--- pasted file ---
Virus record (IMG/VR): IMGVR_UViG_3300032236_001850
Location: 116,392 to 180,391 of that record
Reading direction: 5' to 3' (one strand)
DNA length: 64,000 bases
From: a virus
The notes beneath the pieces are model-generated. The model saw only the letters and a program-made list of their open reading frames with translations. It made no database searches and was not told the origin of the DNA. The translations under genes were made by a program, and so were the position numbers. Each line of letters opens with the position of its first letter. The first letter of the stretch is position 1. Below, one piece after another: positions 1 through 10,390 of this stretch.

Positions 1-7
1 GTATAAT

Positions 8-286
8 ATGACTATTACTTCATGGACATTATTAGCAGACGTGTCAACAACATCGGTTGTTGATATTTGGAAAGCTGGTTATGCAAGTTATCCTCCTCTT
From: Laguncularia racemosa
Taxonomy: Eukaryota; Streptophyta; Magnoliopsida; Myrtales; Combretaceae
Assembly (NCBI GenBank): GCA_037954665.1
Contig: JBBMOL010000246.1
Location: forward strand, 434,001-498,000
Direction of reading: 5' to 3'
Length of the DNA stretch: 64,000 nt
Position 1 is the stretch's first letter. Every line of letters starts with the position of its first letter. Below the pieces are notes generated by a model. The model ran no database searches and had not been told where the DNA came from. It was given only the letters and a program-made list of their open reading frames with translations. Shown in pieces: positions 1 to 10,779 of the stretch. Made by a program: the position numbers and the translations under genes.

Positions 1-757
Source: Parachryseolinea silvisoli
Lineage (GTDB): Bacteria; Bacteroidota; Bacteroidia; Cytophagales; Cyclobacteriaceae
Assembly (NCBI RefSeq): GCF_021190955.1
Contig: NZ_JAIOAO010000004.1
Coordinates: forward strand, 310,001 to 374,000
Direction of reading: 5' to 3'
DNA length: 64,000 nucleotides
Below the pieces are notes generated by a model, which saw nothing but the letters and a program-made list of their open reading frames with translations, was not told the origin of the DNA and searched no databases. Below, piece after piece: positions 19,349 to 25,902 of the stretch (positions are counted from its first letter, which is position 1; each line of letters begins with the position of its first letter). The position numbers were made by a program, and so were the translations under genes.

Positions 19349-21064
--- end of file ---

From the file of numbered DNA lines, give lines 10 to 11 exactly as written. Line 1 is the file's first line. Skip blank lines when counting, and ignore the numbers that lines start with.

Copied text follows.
8 ATGACTATTACTTCATGGACATTATTAGCAGACGTGTCAACAACATCGGTTGTTGATATTTGGAAAGCTGGTTATGCAAGTTATCCTCCTCTT
From: Laguncularia racemosa